With over 100 published families, researchers have been able to establish a clear syndrome with characteristic or “core” symptoms, characterized by microcephaly, microphthalmia, microcornea, congenital cataracts, corpus callosum hypoplasia, intellectual disability, and hypogonadism. RAB3GAP1 encodes the catalytic subunit of a GTPase activator protein and guanine exchange factor for Rab3 and Rab18 respectively. Rab proteins are involved in membrane trafficking in the endoplasmic reticulum, axonal transport, autophagy and synaptic transmission. The Rab3 protein family is also involved in regulated exocytosis of neurotransmitters and hormones, and Rab18 functions in organelle tethering and autophagy. Rab18 is a critical regulator of neuronal migration and morphogenesis, and Rab18 is a physiological substrate of TBC1D20. It is important to note that affected individuals may not have all of the symptoms discussed below. Every child is unique. Parents should talk to their children’s physicians and medical team about their specific case, associated symptoms and overall prognosis.
Children with Warburg Micro syndrome have problems with vision and their eyes. This includes abnormally small eyes (microphthalmia) and abnormally small corneas. The corneas are the clear (transparent) outer layer of the eyes. Some infants have clouding of the lenses of the eyes at birth (congenital cataracts). Cataracts usually affect both eyes. Degeneration of the optic nerve can also occur (optic atrophy). The optic nerve is the main nerve of the eyes that carries impulses from the eyes to the brain to form images. An affected individual’s vision is usually very poor due to optic atrophy and damage to the part of the brain that controls vision (cortical visual impairment). Some children may develop glaucoma, a condition characterized by increased pressure within the eyes.
Affected children may also have atonic pupils. Atonic pupils are abnormally large, irregularly-shaped pupils that react poorly to light. Normally, the pupil gets smaller (constricts) in the presence of light or when focusing on nearby objects. The pupil normally opens wider (dilates) in dim light or darkness, when focusing on far away objects, or when a person is excited.
Affected children have Intellectual disability that is often severe. They may fail to reach developmental milestones on time (developmental delays). Some children will be unable to sit independently, walk or talk. Some children will eventually display autistic features. Although less common, Seizures can also occur. There are several abnormalities of brain development associated with Warburg Micro syndrome. These include underdevelopment of the ‘bridge’ that connects the right and left halves (cerebral hemispheres) of the brain (hypoplasia of the corpus callosum), shrinkage of the brain (cortical atrophy), progressive shrinkage of the area of brain that controls coordination and balance (cerebellar atrophy), and polymicrogyria, a condition in which there are too many folds in the brain, and the folds are abnormally small. Some infants may experience a delay in the formation of the myelin sheath (delayed myelination). The myelin sheath covers and protects nerve fibers, acts as an insulator, and increases the speed of transmission of nerve signals. These brain findings may differ from one child to another.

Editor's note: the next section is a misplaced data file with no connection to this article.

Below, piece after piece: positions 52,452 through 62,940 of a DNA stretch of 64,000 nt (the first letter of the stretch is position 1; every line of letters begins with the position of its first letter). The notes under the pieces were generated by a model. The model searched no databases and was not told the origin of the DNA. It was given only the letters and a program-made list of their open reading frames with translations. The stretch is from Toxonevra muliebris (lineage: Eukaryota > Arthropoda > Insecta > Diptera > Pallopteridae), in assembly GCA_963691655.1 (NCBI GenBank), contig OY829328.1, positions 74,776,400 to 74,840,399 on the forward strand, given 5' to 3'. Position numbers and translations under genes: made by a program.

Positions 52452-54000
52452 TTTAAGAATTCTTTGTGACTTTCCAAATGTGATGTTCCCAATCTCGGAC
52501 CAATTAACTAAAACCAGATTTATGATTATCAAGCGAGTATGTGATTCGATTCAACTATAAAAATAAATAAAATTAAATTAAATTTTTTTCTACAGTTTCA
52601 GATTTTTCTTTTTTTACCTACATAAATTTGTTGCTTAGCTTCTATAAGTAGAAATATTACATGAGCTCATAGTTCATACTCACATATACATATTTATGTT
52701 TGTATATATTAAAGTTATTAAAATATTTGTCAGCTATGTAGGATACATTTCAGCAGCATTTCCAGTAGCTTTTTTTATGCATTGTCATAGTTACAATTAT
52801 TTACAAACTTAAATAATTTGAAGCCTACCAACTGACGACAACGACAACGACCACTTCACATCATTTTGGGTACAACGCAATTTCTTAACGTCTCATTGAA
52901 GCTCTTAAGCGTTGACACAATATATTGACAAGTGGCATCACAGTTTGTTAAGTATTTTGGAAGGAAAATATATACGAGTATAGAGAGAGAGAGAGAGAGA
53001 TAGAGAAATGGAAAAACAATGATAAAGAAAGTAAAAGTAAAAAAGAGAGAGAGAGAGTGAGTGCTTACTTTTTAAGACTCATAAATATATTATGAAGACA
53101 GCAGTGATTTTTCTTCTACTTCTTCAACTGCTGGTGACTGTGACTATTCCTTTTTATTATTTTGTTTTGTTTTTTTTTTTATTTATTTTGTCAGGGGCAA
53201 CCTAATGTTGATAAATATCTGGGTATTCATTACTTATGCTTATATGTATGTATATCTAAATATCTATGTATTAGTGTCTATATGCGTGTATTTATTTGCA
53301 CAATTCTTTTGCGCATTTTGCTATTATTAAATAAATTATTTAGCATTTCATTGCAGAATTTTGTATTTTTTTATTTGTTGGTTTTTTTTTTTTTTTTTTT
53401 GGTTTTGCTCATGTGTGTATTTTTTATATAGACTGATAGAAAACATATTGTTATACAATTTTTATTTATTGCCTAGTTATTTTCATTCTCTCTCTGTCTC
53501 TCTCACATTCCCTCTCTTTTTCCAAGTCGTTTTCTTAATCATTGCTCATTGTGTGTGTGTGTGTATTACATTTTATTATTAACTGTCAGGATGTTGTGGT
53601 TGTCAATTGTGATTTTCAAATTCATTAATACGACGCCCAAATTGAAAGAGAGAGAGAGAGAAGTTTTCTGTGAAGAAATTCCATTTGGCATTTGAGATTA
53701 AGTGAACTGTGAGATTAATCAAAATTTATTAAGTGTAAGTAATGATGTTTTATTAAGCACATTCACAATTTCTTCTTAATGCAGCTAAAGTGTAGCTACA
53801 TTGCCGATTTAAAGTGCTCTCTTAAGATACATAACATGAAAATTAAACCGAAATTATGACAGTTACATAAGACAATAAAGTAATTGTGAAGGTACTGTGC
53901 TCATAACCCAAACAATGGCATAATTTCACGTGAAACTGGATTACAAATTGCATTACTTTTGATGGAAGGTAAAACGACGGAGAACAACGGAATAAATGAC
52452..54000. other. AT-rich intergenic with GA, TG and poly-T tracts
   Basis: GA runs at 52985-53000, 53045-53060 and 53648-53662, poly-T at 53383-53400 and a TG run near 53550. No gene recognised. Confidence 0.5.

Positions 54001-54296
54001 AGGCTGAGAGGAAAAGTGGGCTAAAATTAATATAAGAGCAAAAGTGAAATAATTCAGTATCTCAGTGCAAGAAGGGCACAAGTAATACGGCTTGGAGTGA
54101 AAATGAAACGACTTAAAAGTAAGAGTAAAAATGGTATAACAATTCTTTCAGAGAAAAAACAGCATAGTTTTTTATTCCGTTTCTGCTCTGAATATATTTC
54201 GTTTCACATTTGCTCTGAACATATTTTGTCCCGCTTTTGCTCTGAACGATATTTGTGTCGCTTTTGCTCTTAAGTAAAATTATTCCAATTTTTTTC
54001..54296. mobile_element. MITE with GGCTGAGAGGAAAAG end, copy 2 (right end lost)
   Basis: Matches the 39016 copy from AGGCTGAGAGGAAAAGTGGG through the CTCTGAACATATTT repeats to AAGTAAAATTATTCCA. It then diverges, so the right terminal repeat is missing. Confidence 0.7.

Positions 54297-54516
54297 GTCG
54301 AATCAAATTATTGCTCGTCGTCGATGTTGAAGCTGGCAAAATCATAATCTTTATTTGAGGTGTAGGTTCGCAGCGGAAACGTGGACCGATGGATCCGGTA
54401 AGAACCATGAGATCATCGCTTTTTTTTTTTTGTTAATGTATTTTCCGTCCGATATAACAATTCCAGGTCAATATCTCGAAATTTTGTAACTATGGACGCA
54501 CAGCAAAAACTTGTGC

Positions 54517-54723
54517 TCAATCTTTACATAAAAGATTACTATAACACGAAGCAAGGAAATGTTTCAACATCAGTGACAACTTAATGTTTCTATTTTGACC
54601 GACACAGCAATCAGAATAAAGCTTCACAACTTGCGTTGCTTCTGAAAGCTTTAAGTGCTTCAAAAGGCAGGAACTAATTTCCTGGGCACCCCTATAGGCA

Affected infants exhibit Growth failure and may have diminished muscle tone (hypotonia) so that they appear floppy. As they get older, they may have increased muscle tone and stiffness (spasticity), particularly in the legs. Spasticity can lead to the development of contractures, in which a joint become fixed in a bent or straightened position. Contractures can partially or completely restrict the movement of the affected joint. Eventually the arms become involved. Progressive Muscle Weakness will develop and affected individuals may not be able to move their arms and legs (quadriplegia).
Most children will exhibit underdevelopment and reduced activity of the testes or ovaries (hypothalamic hypogonadism). Affected boys may have a small penis, underdeveloped scrotums, and their testes may fail to descend into the scrotum (cryptorchidism). Affected girls may have underdevelopment of the clitoris and labia minora, and an abnormally small opening that leads to the vagina (small introitus). In girls, hypogonadism can be mild and may go unnoticed.
Some infants and children with Warburg Micro syndrome may have Distinctive facial features including a narrow mouth, a wide bridge of the nose, and deep-set eyes.
Additional symptoms have been reported including abnormal front-to-back and/or sideways curving of the spine (kyphoscoliosis) and excessive hair growth (hypertrichosis).